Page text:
Experiencing sore, flaking skin from using retinol regularly?

Written by Morgan Fargo

How to treat your sore, flaking skin. 

The rise in skincare literacy (how familiar we are with the ingredients and formulations that work best for our skin), has meant that many of us are now able to differentiate between previously unknown entities.

For example, three years ago, would you know the words retinol, retinal and tretinoin? Or, know that they are all forms of retinoid – a powerful active skincare ingredient that encourages cell turnover and improves skin texture?

Well, if the pandemic-induced time spent at home expanded your skincare nous, I’m going to hazard a guess that you’ve had a few adverse reactions too. Far from scolding anyone for playing bathroom chemist (I did it too), overdoing it on active ingredients, like retinol, can lead to red, itching or flaking skin. Not what we want.

Your 101 guide to introducing retinoids into your routine

  • The 8 most Googled questions about retinol answered
  • Everything you need to know about active ingredients and damage-causing UV rays

Another adverse reaction that can happen with over the counter retinoids, but more commonly with prescribed retinoids: retinoid dermatitis. Characterised by rough skin texture and irritation, it’s a possible side effect of using the topical treatment. 

“Retinoids are a helpful ‘active’ skincare ingredient and are often prescribed by dermatologists to address a number of common skin concerns including acne, excessive oil production and ageing of the skin,” explains Dr Catherine Borysiewicz, consultant dermatologist at the Cadogan Clinic. 

“As they are only available on prescription the products have a deeper penetration into the skin than other over the counter products such as retinol. Although they are great when introduced and used carefully as advised by your doctor, as a product they can be very irritating to the skin.” 

So, what is retinoid dermatitis and why does it happen? Read on for your full guide to dealing with the skincare condition caused by retinoids.

What is retinoid dermatitis?

“Retinoid dermatitis is an irritant dermatitis of the skin. It typically presents with redness and multiple small bumps in the skin that typically occur around follicles. They create a rough and uneven texture of the skin – a similar texture and appearance to sandpaper,” explains Dr Borysiewicz. 

“More sensitive sites such as around the mouth and eyes can be more at risk of these reactions. The rash can be sore, dry and peeling.”

How to tell the difference between retinoid dermatitis and retinol purge symptoms?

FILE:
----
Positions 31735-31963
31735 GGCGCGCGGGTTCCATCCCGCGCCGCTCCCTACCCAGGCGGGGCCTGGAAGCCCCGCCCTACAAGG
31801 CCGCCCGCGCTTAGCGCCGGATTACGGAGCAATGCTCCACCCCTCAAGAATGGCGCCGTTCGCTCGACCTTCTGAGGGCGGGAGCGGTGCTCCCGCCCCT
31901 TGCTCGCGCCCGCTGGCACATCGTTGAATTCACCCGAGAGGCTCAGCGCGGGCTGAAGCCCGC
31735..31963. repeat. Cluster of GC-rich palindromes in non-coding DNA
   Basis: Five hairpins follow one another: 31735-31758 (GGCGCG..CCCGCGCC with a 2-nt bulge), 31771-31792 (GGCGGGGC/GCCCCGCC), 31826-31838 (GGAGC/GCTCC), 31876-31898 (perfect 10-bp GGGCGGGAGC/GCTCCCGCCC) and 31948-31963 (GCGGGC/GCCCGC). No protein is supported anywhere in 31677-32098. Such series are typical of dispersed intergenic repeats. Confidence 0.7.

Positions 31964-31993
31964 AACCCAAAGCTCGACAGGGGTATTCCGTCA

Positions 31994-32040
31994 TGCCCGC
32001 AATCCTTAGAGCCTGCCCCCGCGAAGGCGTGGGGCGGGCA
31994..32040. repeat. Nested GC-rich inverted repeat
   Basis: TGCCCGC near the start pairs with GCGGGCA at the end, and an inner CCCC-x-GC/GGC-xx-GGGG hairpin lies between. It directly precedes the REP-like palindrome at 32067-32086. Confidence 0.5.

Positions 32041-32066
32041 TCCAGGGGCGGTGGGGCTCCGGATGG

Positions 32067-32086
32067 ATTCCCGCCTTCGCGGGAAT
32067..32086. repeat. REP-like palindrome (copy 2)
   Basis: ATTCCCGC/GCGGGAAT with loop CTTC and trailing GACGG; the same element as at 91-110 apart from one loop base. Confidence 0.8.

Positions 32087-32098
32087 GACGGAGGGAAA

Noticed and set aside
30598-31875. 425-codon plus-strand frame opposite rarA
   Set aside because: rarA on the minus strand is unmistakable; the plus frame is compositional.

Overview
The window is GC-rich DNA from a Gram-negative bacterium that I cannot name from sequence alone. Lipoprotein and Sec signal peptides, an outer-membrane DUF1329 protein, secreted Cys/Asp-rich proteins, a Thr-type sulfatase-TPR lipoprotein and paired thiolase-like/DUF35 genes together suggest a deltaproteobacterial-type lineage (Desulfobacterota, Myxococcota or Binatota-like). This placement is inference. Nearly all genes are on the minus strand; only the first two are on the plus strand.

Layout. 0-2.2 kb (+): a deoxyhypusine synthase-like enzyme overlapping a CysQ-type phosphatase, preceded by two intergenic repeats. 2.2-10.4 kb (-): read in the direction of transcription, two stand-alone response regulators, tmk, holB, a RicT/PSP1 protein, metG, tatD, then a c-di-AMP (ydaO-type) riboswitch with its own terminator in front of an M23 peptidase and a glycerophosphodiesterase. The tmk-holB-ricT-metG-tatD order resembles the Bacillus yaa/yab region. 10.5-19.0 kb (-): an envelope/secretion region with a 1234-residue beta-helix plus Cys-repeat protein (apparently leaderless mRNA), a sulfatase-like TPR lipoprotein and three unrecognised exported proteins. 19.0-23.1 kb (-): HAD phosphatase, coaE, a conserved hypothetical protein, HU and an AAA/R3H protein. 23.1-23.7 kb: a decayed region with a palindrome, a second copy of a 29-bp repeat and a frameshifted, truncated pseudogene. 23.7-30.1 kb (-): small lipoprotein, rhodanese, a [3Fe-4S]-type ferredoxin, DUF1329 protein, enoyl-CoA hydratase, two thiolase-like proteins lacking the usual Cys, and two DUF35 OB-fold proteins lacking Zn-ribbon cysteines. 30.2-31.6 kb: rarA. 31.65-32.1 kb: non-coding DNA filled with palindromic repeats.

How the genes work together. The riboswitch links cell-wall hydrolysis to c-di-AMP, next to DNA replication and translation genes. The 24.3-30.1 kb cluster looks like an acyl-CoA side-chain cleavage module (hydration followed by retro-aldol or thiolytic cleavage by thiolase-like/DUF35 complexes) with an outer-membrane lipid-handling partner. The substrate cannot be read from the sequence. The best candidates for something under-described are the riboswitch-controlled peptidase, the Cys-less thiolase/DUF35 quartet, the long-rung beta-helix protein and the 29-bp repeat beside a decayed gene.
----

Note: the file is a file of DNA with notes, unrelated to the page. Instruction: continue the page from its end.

“A retinoid purge typically happens when the products are used in the treatment of acne. The way I describe the purge to my patients is that, if there are spots sat under the skin, it will often bring them to the surface – so generally for the first two weeks the acne will get a little worse before it gets better.

“The purge differs from an irritant reaction as it will typically consist of inflamed discrete spots which settle, rather than a more extensive textural change in the skin. Sometimes it can be tricky to distinguish, and your dermatologist will help advise you.”

Learn more about retinol

  • The “retinol purge” is extremely normal: here’s why you shouldn’t worry about dry, flaking skin
  • The best retinol creams, retinol serums and retinol face oils for sensitive, acne-prone and “normal” skin types

How to treat retinoid dermatitis

“The first thing to do is to stop the retinoid and give your skin a chance to recover. Look at your skincare products, including your cleansers and moisturisers and make sure they are gentle and hydrating. If you are starting a retinoid these will not mix well with lots of other ‘active’ ingredients such as AHAs (alpha-hydroxy acids) and BHAs (beta-hydroxy acids). 

“For my patients, I review the skincare products being used before starting a retinoid and advise any changes that may be needed. During this healing process, it is also very important to regularly apply sunscreen as inflamed skin can react unpredictably to sun exposure – often causing mottled hyperpigmentation.”

Can you use retinoids again after a dermatitis flare-up?

 “Yes, you can, but it does depend on how severe the reaction has been. Generally, the first few weeks are often the hardest with these products so I have a few suggestions to reduce the risk of an irritant reaction.

“Firstly, after cleansing, apply moisturiser before applying a retinoid. 

“Secondly, a personal tip is to gradually increase the time the retinoid is on your skin to limit irritation. I call this ‘short contact’ treatment. For the first two weeks cleanse then apply retinoid for 1-2 hours only, then rinse with water and apply a moisturiser. After two weeks of this approach, the skin gets used to the retinoid gradually which reduces the risk of irritation.

“Finally, if you are still struggling to use the product, try applying it every other night or even a few times a week. There is no rush, and once your skin tolerates the products you can try applying them more frequently.”

Main image: Getty

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